The Books You Cannot Put Down

Elizabeth Bluemle -- October 4th, 2012

We booksellers read a LOT, wildly skewing the national reading average. Anyone reading ShelfTalker is very likely a member of that same club. We are all so happily accustomed to reading really good books, well written and well told. With standards that are high to begin with, it is a rare treat to come across books that surprise us with their freshness or unusual point of view, or that are told so compellingly that we just don’t want to put them down. Don’t you just love those books?!

I felt that way about Grace Lin’s Starry River of the Sky. A companion book to the Newbery Honor book Where the Mountain Meets the Moon, this one absolutely can stand on its own, although the experience is richer if you’ve read both.

Here, a runaway boy has stowed himself in a wine vendor’s cart, only to be discovered, hauled out, and left behind in a tiny village called Clear Sky, where an innkeeper agrees to take him on as a worker. Rendi, the boy, is unhappy with this arrangement, but until some other form of transportation arrives, he’s stuck; Clear Sky is in the middle of nowhere, with only a giant flat rock stretching into the dry land as far as the eye can see.

The magic in this story lies in its light touch, its humor, the sweet quirkiness of the characters, the marvelous Chinese myths and legends woven throughout, and most of all, in the river of goodness that radiates from it. Lin is a kind writer, not afraid to address sorrow and anger and grief, but always in a way that ultimately brings out the light and compassion in her characters.

I found I didn’t want to put this book down. It was such a fresh drink, full of strangeness and delight.

Is there a book this year you’ve felt that way about, the kind of book you always know the location of in your house or car or store, the kind your fingers itch unconsciously to pick back up when you’ve had to put it down?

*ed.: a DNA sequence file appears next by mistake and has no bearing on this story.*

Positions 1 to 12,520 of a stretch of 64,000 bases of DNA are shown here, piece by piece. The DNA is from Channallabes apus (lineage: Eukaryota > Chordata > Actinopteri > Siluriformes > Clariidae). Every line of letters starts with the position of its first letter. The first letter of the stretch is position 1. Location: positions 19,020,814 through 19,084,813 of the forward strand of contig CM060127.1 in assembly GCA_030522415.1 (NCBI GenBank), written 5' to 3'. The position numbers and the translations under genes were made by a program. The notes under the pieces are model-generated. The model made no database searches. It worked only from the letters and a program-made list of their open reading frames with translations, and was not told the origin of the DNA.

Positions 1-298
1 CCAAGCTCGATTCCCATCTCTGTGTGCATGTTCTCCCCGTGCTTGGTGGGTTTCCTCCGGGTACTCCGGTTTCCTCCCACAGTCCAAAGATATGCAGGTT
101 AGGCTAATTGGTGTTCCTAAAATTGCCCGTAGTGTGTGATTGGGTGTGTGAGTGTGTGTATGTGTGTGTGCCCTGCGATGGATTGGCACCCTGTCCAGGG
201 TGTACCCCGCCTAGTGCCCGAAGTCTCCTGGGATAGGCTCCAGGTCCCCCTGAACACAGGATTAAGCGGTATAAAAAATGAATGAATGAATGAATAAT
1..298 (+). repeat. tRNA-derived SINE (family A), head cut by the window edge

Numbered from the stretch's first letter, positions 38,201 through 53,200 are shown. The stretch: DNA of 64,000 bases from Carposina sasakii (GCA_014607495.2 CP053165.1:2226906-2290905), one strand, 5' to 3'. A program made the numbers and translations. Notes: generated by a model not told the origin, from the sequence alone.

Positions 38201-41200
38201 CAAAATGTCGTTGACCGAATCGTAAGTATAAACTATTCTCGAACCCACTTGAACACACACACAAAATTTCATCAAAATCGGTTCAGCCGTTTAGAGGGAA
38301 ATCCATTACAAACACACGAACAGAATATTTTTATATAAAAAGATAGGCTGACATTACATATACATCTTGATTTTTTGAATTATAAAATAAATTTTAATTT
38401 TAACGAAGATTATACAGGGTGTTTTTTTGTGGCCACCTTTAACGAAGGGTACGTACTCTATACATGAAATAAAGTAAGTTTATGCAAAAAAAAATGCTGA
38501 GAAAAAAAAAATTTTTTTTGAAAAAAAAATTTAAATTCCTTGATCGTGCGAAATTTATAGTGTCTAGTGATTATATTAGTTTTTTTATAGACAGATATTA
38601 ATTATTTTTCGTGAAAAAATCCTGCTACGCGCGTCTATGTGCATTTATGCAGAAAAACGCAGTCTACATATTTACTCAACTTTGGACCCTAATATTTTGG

12 thoughts on “The Books You Cannot Put Down

  1. Cara

    “Deep Creek” by Dana Hand is a fantastic novel: a skillful, page-turning mashup of Western, romance, quest, story of conscience, touching family story, race-relations study, plus touches of the Chinese and Native American supernatural. I’d love to see it as a movie–

  2. Carol Chittenden

    Fourmile, by Watt Key. I’m a slow, sleepy, and distracted reader, but this one wouldn’t let me do anything else for 2 days.

  3. Maya

    I heard Grace Lin in New York last week and I can’t wait to read Starry River; the illustrations are gorgeous!

    I recently read Libba Bray’s The Diviners and by a third of the way through I was lugging it around everywhere despite the weighty 578-page count.

  4. Tim tocher

    Tony Early’s JIM THE BOY is the one I return to. The uncles have an unadorned sincerity and innate goodness that renew one’s faith in mankind.

    Timothy Tocher, author of LONG SHOT

  5. Carin S

    I stayed up until 1:30 AM to finish Speak by Anderson. I know, I’m late to discover this gem, but it was a treat to read a book that got me to stay up past my bedtime. I love those books, but it is best (for my sleep) that I don’t encounter them too often.

  6. Connie

    For sheer headlong, page-turning momentum, the latest book to grab me is The Paladin Prophecy by Mark Frost. Coming-of-age fantasy, it’s a bit of a cross between “A Separate Peace” and “Men in Black.” Some humor, but lots of real threat too, in the form of prep school bullies as well as otherworldly monsters. First of a trilogy.

  7. Nicki

    The League of Delphi by Chris Everheart. When I finally did put it down so I could get some sleep, I found myself dreaming about it. Good thing it isn’t terribly long!

  8. Ellie Miller

    Jo Walton’s “Among Others” walked off with the Hugo this year and stole my heart long before either that award or others which it’s received to date were ever announced. A fabulous crossover read for every lonely teen or adult who can remember the solace that good books bring to make the world a kinder, easier place to be when things seem tough and hard. Part fantasy/part coming-of-age novel…ALL parts sheer brilliance! Nothing I’ve read recently…and, yes, I read a LOT (just over 200 books so far this year)…has impacted me quite as deeply as this literally spell-binding novel.

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